Integrating blink(1) w/ Hspec Haskell Testing Framework

If you develop in Haskell, you probably use the hspec testing framework. Here’s a new package for adding blink(1) USB Status LED output to your hspec tests.


The hspec-blink1 package is from Bob Long. He includes both the source and a small video of it working. Bob will also be demonstrating at a Meetup in Dublin, Ireland on 27 April titled “Hspec, & Integrating with blink(1) devices”. If you go, let us know!

New blink(1) IFTTT channel soon


We love IFTTT (aka “If This Then That”). Our blink(1) USB LED was one of the first hardware devices that worked with IFTTT and we’re excited that IFTTT is helping us upgrade our IFTTT channel!

This upgraded channel will initially work just the same, but with the added ability of allowing multiple blink(1)s to work with a single IFTTT account (something many of our customers have asked for). And this new channel is more easily customizable by us so it will open up the door to more advanced features down the road.

Current IFTTT blink(1) channel users:
As IFTTT gets ready to make the change, they will be contacting you. We believe that all your recipes will be migrated so no changes will be necessary by you. You will be able to distinguish the new blink(1) IFTTT channel by the updated graphic (see the above image) and your channel authentication will be via OAuth2 to our new blink(1) data feed service.

And if you have any questions, please feel free to contact us.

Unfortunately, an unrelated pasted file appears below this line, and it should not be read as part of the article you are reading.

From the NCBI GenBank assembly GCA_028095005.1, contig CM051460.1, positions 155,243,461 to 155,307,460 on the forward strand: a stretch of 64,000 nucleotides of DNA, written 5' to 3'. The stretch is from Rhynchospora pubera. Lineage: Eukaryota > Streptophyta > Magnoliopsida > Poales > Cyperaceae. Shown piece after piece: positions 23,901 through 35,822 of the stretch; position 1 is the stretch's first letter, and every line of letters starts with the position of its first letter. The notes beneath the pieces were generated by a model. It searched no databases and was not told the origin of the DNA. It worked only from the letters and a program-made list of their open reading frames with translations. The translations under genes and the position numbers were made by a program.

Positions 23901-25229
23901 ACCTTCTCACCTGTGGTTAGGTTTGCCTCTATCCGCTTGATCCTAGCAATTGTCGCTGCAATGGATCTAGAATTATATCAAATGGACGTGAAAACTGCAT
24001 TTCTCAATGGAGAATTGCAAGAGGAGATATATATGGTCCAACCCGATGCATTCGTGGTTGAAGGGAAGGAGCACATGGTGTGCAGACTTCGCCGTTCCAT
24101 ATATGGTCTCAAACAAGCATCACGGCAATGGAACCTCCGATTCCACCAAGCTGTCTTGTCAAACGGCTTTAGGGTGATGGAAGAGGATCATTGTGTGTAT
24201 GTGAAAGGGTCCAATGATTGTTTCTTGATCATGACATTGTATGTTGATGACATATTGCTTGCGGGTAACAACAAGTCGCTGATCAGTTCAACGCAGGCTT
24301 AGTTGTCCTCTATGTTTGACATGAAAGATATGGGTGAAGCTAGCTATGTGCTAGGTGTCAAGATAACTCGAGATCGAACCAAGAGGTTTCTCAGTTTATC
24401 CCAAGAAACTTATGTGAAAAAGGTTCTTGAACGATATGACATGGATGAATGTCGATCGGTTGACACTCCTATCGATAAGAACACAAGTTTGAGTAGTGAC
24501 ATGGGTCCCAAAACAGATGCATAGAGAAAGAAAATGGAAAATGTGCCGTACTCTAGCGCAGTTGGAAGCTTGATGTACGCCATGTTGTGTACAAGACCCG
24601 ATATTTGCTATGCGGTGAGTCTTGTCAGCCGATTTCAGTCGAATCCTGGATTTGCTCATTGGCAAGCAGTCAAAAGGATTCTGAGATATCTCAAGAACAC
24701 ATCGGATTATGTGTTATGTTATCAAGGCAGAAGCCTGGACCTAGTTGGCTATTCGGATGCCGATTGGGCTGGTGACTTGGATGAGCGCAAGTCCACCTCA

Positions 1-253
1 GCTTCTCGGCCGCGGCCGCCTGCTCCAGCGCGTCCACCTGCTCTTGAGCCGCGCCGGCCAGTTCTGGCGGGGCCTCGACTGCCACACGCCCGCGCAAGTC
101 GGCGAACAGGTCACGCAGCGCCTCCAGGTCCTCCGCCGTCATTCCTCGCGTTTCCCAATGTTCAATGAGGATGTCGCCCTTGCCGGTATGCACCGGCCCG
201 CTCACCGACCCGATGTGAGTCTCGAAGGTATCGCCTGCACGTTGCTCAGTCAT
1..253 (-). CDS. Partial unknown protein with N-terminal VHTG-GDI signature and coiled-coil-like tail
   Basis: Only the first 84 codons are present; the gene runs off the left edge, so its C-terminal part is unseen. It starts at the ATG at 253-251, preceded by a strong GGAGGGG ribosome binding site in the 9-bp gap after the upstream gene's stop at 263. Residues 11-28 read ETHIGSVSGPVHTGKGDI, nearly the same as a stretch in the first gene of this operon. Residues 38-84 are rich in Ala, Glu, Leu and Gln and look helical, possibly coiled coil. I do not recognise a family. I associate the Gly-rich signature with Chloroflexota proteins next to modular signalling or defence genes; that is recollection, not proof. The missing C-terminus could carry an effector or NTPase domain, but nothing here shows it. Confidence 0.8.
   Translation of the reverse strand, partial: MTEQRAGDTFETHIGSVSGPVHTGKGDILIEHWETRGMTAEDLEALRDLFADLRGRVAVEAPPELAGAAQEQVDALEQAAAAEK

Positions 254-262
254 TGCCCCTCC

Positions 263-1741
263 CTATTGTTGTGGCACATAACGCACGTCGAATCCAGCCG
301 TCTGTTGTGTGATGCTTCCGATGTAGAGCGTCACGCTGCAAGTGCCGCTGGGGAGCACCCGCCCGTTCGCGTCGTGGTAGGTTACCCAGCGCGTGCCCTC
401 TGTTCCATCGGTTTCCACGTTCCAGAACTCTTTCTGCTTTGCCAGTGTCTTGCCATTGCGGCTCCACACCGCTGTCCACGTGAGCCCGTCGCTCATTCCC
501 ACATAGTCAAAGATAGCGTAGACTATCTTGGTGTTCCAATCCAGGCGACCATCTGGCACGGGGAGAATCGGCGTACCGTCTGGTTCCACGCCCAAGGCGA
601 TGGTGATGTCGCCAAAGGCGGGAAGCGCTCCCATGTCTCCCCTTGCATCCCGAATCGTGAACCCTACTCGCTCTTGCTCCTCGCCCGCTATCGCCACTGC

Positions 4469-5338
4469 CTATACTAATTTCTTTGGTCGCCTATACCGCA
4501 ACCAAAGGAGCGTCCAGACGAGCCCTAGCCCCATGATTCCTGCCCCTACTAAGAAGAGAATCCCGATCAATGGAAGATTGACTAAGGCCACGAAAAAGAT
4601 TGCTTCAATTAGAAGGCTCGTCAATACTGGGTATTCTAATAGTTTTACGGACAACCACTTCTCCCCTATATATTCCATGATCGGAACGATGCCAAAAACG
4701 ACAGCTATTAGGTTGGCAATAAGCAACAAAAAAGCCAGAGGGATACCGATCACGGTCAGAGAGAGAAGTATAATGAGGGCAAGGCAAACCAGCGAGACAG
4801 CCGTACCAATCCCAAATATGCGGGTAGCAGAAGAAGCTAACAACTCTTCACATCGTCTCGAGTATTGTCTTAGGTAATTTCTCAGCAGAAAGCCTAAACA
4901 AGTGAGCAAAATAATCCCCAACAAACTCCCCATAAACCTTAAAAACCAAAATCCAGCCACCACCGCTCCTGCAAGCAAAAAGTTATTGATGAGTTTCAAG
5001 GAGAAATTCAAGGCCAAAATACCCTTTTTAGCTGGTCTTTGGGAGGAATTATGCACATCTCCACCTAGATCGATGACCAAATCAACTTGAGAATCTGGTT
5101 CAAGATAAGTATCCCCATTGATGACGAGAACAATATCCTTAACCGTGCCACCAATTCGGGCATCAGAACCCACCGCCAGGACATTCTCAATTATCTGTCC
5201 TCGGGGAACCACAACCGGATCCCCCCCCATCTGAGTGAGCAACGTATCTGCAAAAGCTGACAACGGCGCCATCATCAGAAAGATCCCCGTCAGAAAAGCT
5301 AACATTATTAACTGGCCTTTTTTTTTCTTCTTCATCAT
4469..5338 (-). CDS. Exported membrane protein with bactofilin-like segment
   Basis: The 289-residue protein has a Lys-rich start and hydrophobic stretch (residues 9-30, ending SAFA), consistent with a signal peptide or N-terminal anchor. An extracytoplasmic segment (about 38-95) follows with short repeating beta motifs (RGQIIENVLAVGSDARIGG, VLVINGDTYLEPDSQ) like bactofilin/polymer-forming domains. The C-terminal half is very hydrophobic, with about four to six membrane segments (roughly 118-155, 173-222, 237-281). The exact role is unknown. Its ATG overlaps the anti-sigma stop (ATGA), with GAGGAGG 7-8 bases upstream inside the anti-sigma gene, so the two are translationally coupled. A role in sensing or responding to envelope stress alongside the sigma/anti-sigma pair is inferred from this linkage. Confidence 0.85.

Ambient Wind Energy Indicator using Node-RED and blink(1) USB LED


Glyn Hudson created an ambient wind energy indicator using a emonPi environmental monitoring Raspberry Pi and blink(1) USB LED. Then on the software side, he used Node-RED and Emoncms to pull in real-time UK wind energy generation and map that data to colors on the blink(1).

Glyn goes into detail on how to set everything up and it’s a great example of integrating disparate devices and data sources into Node-RED. Here’s what his setup looks like in the Node-RED GUI:


busStatus.js: blink(1) Node.js bus notification on RasPi

Niklas was recently “nerding out with a open api, raspberry pi, blink(1) and some node.js code” and created a cool example of using Stockholm bus tracking API to light up a blink(1) that lets him know when he should leave for the bus. And since it’s all running on a Raspberry Pi hanging on his wall, it’s a compact easy-to-see single-purpose device.

Check out his blog post “A Nerds Way of Keeping Track of When the Next Bus Leaves” and github repo for full details.